Connect the dots: twenty-five years later, I found myself living in a virtual cul de sac on a primetime soap opera, also on CBS. Ironic.
In the interim, I danced my way through high school, majored in English at a small Catholic women's college, and moved to New York City five days after accepting my diploma. Some time in between working behind the belt counter at New York's Saks Fifth Avenue, and on the stage, I found therapy.
A famous New York acting teacher suggested I consider therapy when he realized I was unable to plumb the depths of my life experience and bring it into my work. I was guarded and distrusting, incapable of crying or demonstrating anger within a scene.
I took his advice and my work as an actress soared. But, more amazingly, my connections in my personal life also became more authentic.
After making the leap to Hollywood, I worked a lot, acting in series, pilots, TV movies, and commercials. I spent nine years playing "Laura Avery" on Knots Landing, one of the longest running series in television history; and two seasons on the Golden Globe-winning comedy Brooklyn Bridge.
I knew that, as I got older, I would have fewer opportunities as an actress. I also had a desire to do something bigger with my life: to help people. I went to classes at night, after days on the set of Brooklyn Bridge, and got my Masters in psychology. I was a long-term convert to the benefits of psychotherapy, and I felt I could perhaps become a clinician myself one day. I was then forty, had a toddler, and a six year old.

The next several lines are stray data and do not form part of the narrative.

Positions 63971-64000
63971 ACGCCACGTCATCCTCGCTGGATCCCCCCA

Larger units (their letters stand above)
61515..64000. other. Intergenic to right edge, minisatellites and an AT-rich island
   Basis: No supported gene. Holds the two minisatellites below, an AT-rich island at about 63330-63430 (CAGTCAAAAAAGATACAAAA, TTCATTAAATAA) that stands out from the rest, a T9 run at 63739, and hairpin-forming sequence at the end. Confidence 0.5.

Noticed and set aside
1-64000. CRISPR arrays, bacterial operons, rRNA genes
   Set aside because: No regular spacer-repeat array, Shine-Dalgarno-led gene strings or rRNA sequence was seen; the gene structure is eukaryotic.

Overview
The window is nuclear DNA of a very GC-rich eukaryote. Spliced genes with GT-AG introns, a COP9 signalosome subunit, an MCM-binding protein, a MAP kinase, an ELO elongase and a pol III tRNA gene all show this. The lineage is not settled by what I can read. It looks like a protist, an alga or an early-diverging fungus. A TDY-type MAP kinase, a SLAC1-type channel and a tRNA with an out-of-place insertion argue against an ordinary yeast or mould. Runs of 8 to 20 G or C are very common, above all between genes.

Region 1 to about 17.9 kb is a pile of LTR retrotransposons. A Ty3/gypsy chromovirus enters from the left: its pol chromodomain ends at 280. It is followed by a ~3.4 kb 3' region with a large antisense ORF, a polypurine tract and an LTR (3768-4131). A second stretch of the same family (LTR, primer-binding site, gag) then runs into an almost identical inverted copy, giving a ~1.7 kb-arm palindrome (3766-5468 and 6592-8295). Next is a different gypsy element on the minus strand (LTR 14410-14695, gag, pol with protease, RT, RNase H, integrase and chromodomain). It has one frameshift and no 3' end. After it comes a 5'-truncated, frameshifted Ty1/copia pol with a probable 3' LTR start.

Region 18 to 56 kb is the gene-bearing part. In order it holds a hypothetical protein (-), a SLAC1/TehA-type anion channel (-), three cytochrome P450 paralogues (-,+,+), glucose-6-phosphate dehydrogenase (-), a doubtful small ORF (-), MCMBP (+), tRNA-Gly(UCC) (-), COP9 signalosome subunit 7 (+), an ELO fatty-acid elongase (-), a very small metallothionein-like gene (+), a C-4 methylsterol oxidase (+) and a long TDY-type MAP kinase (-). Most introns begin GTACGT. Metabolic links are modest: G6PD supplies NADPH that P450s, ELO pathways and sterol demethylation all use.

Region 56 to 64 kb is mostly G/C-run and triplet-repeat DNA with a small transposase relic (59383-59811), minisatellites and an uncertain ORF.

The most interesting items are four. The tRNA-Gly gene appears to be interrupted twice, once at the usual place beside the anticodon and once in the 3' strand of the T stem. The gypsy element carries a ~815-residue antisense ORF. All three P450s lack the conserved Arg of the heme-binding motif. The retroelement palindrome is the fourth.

I relocated to Boston and obtained my Masters in Social Work from Simmons College. From there I went on to work in the counseling center at Brandeis University, while simultaneously teaching in their theater department.
The melding of these two worlds has resulted in a skill set I could not have planned. I have many clients who are performing artists. I was initially trained in the area of distorted body image. The link between body dysmorphic disorder and the performing arts is certainly strong, but these issues plague virtually everyone—from middle school to middle age, women and men alike.
I provide an excellent delivery system—a comedic actress with expertise in areas that people have difficulty talking about.
I want to normalize—and not stigmatize—common human responses to…stress, to the pressure to succeed, to the difficult transition from home to college life. Cognitive behavioral therapy has proven successful with college-aged adults: making changes in distorted thinking in order to change dysfunctional behavior. I am a big proponent of psycho-education. Reading articles about others’ struggling with similar problems can let students know they are not alone. I believe in starting treatment with a focus on a student’s strengths. These tactics combined give college students the structure they crave.
Before you reveal your authentic self to the real world, we will rehearse in a safe, accepting, non-judgmental forum: "All the world's a stage, And all the men and women merely players". I was an excellent actress; I am now the best audience you could ask for, and a skilled "director."